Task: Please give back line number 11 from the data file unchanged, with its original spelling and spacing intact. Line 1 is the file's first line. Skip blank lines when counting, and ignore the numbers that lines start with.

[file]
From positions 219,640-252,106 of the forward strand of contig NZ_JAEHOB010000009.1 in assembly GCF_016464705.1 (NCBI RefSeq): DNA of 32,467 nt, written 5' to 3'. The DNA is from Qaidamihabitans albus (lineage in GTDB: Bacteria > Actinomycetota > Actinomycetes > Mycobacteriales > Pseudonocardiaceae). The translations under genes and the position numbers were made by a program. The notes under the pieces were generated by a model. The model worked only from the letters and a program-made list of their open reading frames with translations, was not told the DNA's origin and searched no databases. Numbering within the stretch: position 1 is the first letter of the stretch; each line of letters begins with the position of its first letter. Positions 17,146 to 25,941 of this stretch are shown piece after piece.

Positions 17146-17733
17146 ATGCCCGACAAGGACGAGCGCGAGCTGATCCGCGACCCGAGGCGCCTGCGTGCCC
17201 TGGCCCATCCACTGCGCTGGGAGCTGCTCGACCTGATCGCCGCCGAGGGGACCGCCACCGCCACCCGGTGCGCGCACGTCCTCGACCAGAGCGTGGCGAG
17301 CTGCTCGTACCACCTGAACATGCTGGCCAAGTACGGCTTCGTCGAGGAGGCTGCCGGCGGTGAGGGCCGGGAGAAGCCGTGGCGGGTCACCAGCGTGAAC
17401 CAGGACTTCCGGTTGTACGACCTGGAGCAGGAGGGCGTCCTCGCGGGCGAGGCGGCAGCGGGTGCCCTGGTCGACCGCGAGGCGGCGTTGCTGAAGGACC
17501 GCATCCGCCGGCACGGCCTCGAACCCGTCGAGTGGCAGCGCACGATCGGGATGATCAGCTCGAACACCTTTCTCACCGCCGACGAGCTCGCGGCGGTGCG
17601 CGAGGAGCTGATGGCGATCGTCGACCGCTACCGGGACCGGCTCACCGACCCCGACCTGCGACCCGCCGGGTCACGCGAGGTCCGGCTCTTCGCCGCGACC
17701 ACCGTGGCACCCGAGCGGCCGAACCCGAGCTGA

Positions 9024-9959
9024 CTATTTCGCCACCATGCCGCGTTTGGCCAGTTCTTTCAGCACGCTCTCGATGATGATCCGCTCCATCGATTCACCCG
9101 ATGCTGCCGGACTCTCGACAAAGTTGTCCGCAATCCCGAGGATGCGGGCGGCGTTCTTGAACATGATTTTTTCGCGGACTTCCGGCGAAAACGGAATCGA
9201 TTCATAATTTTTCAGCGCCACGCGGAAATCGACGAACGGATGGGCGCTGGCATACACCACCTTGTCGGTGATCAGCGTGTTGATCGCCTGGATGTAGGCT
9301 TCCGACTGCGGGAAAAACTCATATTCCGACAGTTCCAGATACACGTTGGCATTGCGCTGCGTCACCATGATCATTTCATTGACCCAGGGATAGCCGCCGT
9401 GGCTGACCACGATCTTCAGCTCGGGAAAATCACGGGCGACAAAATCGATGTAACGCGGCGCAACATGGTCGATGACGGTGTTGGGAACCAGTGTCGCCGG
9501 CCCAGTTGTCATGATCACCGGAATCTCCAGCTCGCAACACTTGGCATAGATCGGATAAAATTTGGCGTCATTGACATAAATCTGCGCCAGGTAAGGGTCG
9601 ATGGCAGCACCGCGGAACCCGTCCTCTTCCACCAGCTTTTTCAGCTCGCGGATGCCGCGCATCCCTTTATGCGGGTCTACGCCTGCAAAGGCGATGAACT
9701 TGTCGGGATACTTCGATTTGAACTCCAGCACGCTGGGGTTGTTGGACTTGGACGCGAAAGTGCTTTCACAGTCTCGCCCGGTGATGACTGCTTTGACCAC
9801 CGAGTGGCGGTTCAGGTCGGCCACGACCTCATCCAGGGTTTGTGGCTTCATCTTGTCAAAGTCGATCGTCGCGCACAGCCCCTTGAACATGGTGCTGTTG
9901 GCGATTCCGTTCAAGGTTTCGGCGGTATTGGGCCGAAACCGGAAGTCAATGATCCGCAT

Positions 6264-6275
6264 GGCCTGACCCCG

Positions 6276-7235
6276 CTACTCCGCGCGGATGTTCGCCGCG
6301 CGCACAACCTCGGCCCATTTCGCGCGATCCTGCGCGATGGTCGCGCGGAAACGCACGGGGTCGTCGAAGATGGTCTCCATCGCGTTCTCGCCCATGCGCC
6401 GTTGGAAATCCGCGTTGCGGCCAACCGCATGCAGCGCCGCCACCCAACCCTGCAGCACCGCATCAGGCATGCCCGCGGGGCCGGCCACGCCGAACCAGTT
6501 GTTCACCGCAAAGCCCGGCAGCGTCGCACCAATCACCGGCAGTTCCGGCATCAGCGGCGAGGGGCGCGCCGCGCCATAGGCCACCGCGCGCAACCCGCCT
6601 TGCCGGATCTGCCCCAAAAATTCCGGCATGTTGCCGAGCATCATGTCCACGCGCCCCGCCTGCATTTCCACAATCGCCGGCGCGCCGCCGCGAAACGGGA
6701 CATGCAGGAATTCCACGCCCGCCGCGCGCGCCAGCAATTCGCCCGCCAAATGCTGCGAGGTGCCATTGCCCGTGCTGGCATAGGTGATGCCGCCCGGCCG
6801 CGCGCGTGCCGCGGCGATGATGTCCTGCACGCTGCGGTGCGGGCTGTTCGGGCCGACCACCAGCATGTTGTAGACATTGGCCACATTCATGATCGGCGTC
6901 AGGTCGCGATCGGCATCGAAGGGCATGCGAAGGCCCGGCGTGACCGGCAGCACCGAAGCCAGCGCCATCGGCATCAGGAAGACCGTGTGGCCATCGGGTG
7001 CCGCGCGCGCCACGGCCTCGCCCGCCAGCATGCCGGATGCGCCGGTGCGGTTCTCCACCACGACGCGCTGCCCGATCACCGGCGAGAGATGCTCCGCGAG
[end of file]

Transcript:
9024 CTATTTCGCCACCATGCCGCGTTTGGCCAGTTCTTTCAGCACGCTCTCGATGATGATCCGCTCCATCGATTCACCCG